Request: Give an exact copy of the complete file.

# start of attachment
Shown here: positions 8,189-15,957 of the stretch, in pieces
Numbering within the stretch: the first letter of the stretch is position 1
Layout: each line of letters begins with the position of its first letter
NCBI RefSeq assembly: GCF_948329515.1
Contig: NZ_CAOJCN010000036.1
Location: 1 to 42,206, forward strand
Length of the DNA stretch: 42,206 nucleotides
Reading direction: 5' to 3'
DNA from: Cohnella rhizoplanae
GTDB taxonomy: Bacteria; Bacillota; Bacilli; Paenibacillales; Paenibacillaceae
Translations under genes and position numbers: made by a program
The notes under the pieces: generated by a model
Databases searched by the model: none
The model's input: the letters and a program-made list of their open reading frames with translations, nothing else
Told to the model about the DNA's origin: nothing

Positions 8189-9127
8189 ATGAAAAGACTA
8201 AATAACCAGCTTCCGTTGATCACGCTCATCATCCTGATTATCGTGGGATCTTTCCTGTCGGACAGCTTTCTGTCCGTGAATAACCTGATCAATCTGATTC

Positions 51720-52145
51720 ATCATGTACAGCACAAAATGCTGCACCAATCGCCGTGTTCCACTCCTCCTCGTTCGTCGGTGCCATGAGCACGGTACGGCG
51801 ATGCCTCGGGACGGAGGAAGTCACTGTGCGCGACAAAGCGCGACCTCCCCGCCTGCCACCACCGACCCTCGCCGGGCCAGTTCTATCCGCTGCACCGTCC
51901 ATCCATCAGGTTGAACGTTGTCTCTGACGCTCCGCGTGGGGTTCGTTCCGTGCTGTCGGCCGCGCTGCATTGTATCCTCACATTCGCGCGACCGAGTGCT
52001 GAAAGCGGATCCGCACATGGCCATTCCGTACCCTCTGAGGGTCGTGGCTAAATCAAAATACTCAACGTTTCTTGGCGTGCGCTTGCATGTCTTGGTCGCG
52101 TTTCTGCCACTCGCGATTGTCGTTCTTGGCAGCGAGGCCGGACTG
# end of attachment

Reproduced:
Shown here: positions 8,189-15,957 of the stretch, in pieces
Numbering within the stretch: the first letter of the stretch is position 1
Layout: each line of letters begins with the position of its first letter
NCBI RefSeq assembly: GCF_948329515.1
Contig: NZ_CAOJCN010000036.1
Location: 1 to 42,206, forward strand
Length of the DNA stretch: 42,206 nucleotides
Reading direction: 5' to 3'
DNA from: Cohnella rhizoplanae
GTDB taxonomy: Bacteria; Bacillota; Bacilli; Paenibacillales; Paenibacillaceae
Translations under genes and position numbers: made by a program
The notes under the pieces: generated by a model
Databases searched by the model: none
The model's input: the letters and a program-made list of their open reading frames with translations, nothing else
Told to the model about the DNA's origin: nothing

Positions 8189-9127
8189 ATGAAAAGACTA
8201 AATAACCAGCTTCCGTTGATCACGCTCATCATCCTGATTATCGTGGGATCTTTCCTGTCGGACAGCTTTCTGTCCGTGAATAACCTGATCAATCTGATTC

Positions 51720-52145
51720 ATCATGTACAGCACAAAATGCTGCACCAATCGCCGTGTTCCACTCCTCCTCGTTCGTCGGTGCCATGAGCACGGTACGGCG
51801 ATGCCTCGGGACGGAGGAAGTCACTGTGCGCGACAAAGCGCGACCTCCCCGCCTGCCACCACCGACCCTCGCCGGGCCAGTTCTATCCGCTGCACCGTCC
51901 ATCCATCAGGTTGAACGTTGTCTCTGACGCTCCGCGTGGGGTTCGTTCCGTGCTGTCGGCCGCGCTGCATTGTATCCTCACATTCGCGCGACCGAGTGCT
52001 GAAAGCGGATCCGCACATGGCCATTCCGTACCCTCTGAGGGTCGTGGCTAAATCAAAATACTCAACGTTTCTTGGCGTGCGCTTGCATGTCTTGGTCGCG
52101 TTTCTGCCACTCGCGATTGTCGTTCTTGGCAGCGAGGCCGGACTG